|Components of the Eaton heavy-duty hydraulic launch assist (HLA) system. Click to enlarge.|
Waste Management, Inc., North America’s largest waste management company, is field-testing parallel hydraulic hybrid waste collection trucks. Four parallel hydraulic hybrid-diesel collection trucks have been incorporated into Waste Management’s fleet and are being tested in Fort Worth to study and optimize the hybrid system’s efficiency and reliability.
The four Peterbilt 320 vehicles in Fort Worth use the Eaton Hydraulic Launch Assist (HLA system). The HLA system can capture and store up to 75% of the energy normally lost as heat by the vehicle’s brakes in the form of pressurized hydraulic fluid. (Earlier post.)
The stored energy is then transferred to accelerate the vehicle to the next pickup location, reducing fuel consumption and wear on the engine. The HLA system provides 380 hp (283 kW) of power and 2,550 lb-ft (3,457 Nm) of torque.
Though hybrid technologies have been successfully deployed in automobiles and light trucks, Class 8 vocational vehicles, a category that includes waste trucks, pose additional challenges to hybrid design. Among the largest vehicles on the road, Class 8 vehicles require a robust drive train that can handle heavy loads, and have multiple systems for compaction and lifting that draw power from the engine, complicating hybrid design.
Eaton projects that the heavy-duty HLA system will result in a 28% fuel economy improvement when the truck is operating in economy mode, and 17% in productivity mode. Vehicle acceleration is projected to increase 2% in economy mode and 26% in productivity mode.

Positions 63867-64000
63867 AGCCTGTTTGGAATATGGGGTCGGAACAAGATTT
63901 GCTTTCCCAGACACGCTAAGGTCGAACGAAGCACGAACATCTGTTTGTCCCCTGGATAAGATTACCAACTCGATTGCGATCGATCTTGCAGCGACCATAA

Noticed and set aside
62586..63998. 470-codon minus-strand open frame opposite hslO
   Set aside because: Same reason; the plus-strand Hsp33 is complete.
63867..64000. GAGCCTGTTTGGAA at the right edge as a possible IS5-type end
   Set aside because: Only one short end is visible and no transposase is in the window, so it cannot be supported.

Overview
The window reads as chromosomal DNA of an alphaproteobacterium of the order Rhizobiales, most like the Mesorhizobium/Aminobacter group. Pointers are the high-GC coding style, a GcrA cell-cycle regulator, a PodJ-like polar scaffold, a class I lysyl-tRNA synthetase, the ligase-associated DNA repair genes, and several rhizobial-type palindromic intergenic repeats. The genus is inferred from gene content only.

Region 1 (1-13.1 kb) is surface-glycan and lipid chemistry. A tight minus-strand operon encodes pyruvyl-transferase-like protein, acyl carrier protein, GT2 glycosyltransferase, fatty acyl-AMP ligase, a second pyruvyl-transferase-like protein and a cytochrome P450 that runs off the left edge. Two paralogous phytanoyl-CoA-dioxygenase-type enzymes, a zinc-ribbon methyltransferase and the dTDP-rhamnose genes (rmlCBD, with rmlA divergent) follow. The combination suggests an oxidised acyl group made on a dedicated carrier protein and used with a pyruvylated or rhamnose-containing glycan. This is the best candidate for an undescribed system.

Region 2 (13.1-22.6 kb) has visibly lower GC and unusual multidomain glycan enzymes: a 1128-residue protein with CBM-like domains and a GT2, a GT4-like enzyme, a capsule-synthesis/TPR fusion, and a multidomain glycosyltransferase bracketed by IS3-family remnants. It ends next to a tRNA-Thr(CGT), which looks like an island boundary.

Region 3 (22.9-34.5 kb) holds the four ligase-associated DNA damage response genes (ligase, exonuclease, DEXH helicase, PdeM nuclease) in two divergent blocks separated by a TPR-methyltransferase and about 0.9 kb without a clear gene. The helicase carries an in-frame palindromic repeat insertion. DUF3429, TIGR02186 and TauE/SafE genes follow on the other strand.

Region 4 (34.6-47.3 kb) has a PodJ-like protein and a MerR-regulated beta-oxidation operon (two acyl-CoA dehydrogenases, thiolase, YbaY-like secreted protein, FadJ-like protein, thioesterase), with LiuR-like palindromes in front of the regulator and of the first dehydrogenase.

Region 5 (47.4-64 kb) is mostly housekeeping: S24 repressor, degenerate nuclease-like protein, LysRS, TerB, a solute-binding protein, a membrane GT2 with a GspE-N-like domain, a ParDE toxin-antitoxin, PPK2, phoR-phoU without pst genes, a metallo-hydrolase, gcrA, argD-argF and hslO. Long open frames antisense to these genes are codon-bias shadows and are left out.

Eaton also suggests that the HLA system will deliver an 11.5% improvement in productivity cycle time, while more than doubling brake life.
The Peterbilt 320 HLA is equipped with a Caterpillar C-10 315 hp engine, and an Allison 4560 5-speed automatic transmission.
Eaton also supplies light- and medium-duty hydraulic hybrid systems; a hydraulic series hybrid system (now applied in UPS delivery trucks); and electric hybrid systems.
The HLA system is the first among many technologies Waste Management says that it expects to test and implement over the coming years.
We are working closely with a number of manufacturers to develop and test both hydraulic and electric hybrid systems for our fleet vehicles. The challenge for our engineering team is to make our vehicles as efficient as possible while also ensuring they are tough enough to withstand wear and tear on the road. Though development is in early stages, we are optimistic that the investment we are making now will lead to a reduction in greenhouse gases and ultimately benefit both manufacturers and users of heavy vocational vehicles.—Eric Woods, vice president of Fleet and Logistics for Waste Management
Waste Management operates one the largest commercial fleets. With annual fleet expenditures of up to $500 million, the company is in a unique position to spur innovation and efficiency. By creating demand for efficient vehicles, and supporting CAFE standards for heavy vehicles, Waste Management is encouraging technologies that will have broad benefits.
The hydraulic hybrid project is part of an initiative announced last year increase the fuel efficiency of its fleet by 15% and reduce fleet emissions by 15% by 2020.
Waste Management is testing a number of measures to achieve this goal. In addition to working with truck and engine manufacturers to test hybrid systems, the company is continuing to make its routes and fleets more efficient. Waste Management has been a pioneer in the waste industry in the use of LNG and CNG as an alternative fuel for its fleet and evaluating a wide range of technologies that could create fuel for vehicles from landfill gas, such as liquefied natural gas and synthetic diesel.
High Power, High Value, Hydraulic Hybrids (Eaton, 2008)